Nostalgic fondness for a past era can all be well and good, but it sure isn’t enough to sustain a musical comedy.
“Skates A New Musical,” a new ’70s-infused musical with the cardboard sweetness and dissolvable texture of cotton candy, deploys roller skating (sort of) to provide sass and style to a female empowerment tale.
But when the tale itself feels utterly underdeveloped and, worse, self-pitying, and the characters come with nothing more than an attitude and a wardrobe, all that sass and style — along with several appealingly peppy performances — feels like decorative wrapping on an empty gift box.
‘Skates A New Musical’
The inauthenticity of the show takes less than a minute to become discomfiting.Two genuinely talented “American Idol stars” — real-life married couple Diana DeGarmo and Ace Young — play rock star Jacqueline Miller and her saxophonist boyfriend Blake Conrad.They’re touring the country — it’s 1994 at the start of the show — in support of Jacqueline’s newfound stardom from a chart-topping song.
But as soon as they open with that song, your attention goes not to the catchy tune but to the fact that the guitar and saxophone are both fake — and obviously so.Nothing sound designer Ray Nardelli can do will make that less problematic.
Note to first-time musical theater writers — unless the show is about air musicians, don’t start with an air guitar, followed by an air saxophone.Opening numbers are supposed to pull an audience in to whatever reality is being created, not make them go to war with their disbelief.
The writers in this case, are book writer Christine Rea and composer Rick Briskin.Rea grew up outside of Chicago and then toured as Mary Magdalene in “Jesus Christ Superstar.”Briskin has been a sideman for big-name singers like Diana Ross and Cindy Lauper.
The apparently first-effort nature of this collaboration shows not just in that awkward start, but in the reliance on this entire 1994 outer narrative.The idea is that when things go wrong for Jacqueline — her manager runs off with her money, and Blake treats her like crap — she flashes back to 1977, when she was 12 years old and spent her Saturdays at the roller rink or dishing about boys nonstop with her bestie.
For the rest of the show, the adult Jacqueline follows around her adolescent self, played with plenty of pluck by the young adult Emma Lord.The concept is that older Jacqueline will re-discover the spark and confidence of her younger self.But it’s always a problem when our lead character, the older Jacqueline, is a passive participant in her own story.To be honest, it felt like the show could pretty much end with the early moment when young Jackie, upon meeting her older self, exclaims, “What I wouldn’t give to be a rock star with a number one hit in 1994.”Stop feeling sorry for yourself, Ms. Rock Star.Problem solved.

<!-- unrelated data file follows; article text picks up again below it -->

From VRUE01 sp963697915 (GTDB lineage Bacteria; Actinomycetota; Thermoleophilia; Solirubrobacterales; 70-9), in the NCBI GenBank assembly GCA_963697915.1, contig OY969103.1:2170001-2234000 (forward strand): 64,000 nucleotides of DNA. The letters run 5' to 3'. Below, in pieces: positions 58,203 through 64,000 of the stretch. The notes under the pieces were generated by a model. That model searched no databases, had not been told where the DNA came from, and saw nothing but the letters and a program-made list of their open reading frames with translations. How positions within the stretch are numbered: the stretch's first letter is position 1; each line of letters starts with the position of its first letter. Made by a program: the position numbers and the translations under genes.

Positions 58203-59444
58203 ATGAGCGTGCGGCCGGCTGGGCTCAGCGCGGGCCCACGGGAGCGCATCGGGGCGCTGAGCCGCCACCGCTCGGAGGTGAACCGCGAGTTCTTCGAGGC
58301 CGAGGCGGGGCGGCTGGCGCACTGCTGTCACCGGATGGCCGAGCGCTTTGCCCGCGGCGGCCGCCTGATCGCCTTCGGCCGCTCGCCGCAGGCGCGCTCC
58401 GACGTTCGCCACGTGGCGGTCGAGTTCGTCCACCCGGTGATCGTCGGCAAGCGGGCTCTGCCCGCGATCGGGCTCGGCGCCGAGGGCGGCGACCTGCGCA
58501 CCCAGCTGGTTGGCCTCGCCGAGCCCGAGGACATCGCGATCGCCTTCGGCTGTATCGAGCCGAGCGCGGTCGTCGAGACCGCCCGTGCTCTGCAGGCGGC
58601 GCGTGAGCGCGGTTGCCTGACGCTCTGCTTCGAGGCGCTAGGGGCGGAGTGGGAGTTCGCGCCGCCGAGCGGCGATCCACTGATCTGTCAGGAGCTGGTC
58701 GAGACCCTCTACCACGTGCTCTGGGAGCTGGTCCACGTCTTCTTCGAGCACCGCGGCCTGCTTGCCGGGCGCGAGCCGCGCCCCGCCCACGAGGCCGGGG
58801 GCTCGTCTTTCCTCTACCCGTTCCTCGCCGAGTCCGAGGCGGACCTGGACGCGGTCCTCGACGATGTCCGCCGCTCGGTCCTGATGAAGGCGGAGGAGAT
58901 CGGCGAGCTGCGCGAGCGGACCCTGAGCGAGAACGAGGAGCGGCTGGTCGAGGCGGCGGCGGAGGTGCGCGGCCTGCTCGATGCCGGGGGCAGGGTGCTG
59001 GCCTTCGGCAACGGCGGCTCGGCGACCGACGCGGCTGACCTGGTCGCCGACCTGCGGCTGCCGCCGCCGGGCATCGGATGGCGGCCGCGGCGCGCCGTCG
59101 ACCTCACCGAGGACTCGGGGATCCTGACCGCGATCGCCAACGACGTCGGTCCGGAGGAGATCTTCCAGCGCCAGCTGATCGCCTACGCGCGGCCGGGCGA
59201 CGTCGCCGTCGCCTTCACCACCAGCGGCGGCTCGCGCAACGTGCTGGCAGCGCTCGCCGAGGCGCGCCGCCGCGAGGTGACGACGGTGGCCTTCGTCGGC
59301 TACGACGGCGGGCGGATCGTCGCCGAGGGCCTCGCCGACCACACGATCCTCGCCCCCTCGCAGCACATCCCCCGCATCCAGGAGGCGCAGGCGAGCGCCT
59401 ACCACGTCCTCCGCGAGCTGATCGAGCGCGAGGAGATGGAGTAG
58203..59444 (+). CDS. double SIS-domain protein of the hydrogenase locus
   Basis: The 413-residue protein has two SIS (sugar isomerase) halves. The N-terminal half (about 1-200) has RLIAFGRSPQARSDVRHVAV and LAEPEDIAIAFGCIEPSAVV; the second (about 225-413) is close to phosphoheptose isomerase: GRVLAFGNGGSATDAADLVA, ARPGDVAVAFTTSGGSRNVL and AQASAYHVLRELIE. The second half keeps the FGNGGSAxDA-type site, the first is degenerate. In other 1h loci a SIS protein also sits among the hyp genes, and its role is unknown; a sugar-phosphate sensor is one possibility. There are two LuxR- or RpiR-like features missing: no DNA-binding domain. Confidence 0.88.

But at least now we get to the sass and style and the Windy City Skates roller rink, which seems to be the raison d’etre of a show that aspires to camp.Kelvin Roston Jr., recently a strong Othello at the Court Theatre, shows his range as a short-shorts-wearing skater with an atmospheric enthusiasm and no actual role to play in the plot other than leading group dance sequences.And Kelly Felthous, as young Jackie’s friend Meghan, and Adam Fane, as Jackie’s “hotty” crush, both pull off the oversized performance style as well.The older teenage characters who bully and snort coke, however, are caught in nowhere land — like “Rock of Ages” characters trapped in “The Sound of Music.”
There are some intriguing elements of the show, directed to a definite professional level by Brenda Didier and staged at the beautifully restored Studebaker Theatre.I found somewhat ingenious the fake roller skates the cast wears — slippery-souled platform shoes with rollers painted on them — allowing them to simulate skating without making the audience terrified for their safety.But I also think that given the freedom of motion, choreographer Christopher Chase Carter could have done more to express the fun and possibilities.
Briskin’s tunes, meanwhile, ring of familiarity without having much personality of their own, and the lyrics — from both Rea and Briskin — are filled with one clich? thought after another.
In the end, “Skates” goes absolutely everywhere you expect it to and nowhere you don’t, without enough wit or craft to make it worth the ride.